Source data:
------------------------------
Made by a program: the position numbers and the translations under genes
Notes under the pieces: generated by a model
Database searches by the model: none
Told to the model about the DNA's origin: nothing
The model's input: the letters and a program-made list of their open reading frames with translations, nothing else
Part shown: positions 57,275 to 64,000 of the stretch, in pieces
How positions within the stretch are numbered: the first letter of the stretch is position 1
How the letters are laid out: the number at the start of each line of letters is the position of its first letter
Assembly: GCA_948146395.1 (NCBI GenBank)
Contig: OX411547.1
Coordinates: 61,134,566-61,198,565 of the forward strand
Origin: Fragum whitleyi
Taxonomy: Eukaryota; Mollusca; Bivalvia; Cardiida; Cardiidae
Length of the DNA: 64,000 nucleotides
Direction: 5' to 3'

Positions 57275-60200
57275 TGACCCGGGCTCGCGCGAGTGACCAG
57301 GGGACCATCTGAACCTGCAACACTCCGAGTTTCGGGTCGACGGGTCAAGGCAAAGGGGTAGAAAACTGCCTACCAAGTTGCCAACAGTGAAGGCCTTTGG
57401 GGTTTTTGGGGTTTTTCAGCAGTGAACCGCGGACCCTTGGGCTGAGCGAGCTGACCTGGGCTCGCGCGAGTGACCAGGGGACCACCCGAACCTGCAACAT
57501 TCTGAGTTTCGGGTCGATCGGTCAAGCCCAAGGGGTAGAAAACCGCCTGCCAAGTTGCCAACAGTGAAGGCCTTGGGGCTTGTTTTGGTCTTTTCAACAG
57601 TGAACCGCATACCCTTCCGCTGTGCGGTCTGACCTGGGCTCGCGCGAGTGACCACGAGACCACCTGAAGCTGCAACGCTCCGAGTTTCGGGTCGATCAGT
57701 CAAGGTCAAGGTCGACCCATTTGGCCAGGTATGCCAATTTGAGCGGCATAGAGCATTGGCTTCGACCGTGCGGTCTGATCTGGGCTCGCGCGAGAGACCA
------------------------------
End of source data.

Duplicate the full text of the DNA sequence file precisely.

Made by a program: the position numbers and the translations under genes
Notes under the pieces: generated by a model
Database searches by the model: none
Told to the model about the DNA's origin: nothing
The model's input: the letters and a program-made list of their open reading frames with translations, nothing else
Part shown: positions 57,275 to 64,000 of the stretch, in pieces
How positions within the stretch are numbered: the first letter of the stretch is position 1
How the letters are laid out: the number at the start of each line of letters is the position of its first letter
Assembly: GCA_948146395.1 (NCBI GenBank)
Contig: OX411547.1
Coordinates: 61,134,566-61,198,565 of the forward strand
Origin: Fragum whitleyi
Taxonomy: Eukaryota; Mollusca; Bivalvia; Cardiida; Cardiidae
Length of the DNA: 64,000 nucleotides
Direction: 5' to 3'

Positions 57275-60200
57275 TGACCCGGGCTCGCGCGAGTGACCAG
57301 GGGACCATCTGAACCTGCAACACTCCGAGTTTCGGGTCGACGGGTCAAGGCAAAGGGGTAGAAAACTGCCTACCAAGTTGCCAACAGTGAAGGCCTTTGG
57401 GGTTTTTGGGGTTTTTCAGCAGTGAACCGCGGACCCTTGGGCTGAGCGAGCTGACCTGGGCTCGCGCGAGTGACCAGGGGACCACCCGAACCTGCAACAT
57501 TCTGAGTTTCGGGTCGATCGGTCAAGCCCAAGGGGTAGAAAACCGCCTGCCAAGTTGCCAACAGTGAAGGCCTTGGGGCTTGTTTTGGTCTTTTCAACAG
57601 TGAACCGCATACCCTTCCGCTGTGCGGTCTGACCTGGGCTCGCGCGAGTGACCACGAGACCACCTGAAGCTGCAACGCTCCGAGTTTCGGGTCGATCAGT
57701 CAAGGTCAAGGTCGACCCATTTGGCCAGGTATGCCAATTTGAGCGGCATAGAGCATTGGCTTCGACCGTGCGGTCTGATCTGGGCTCGCGCGAGAGACCA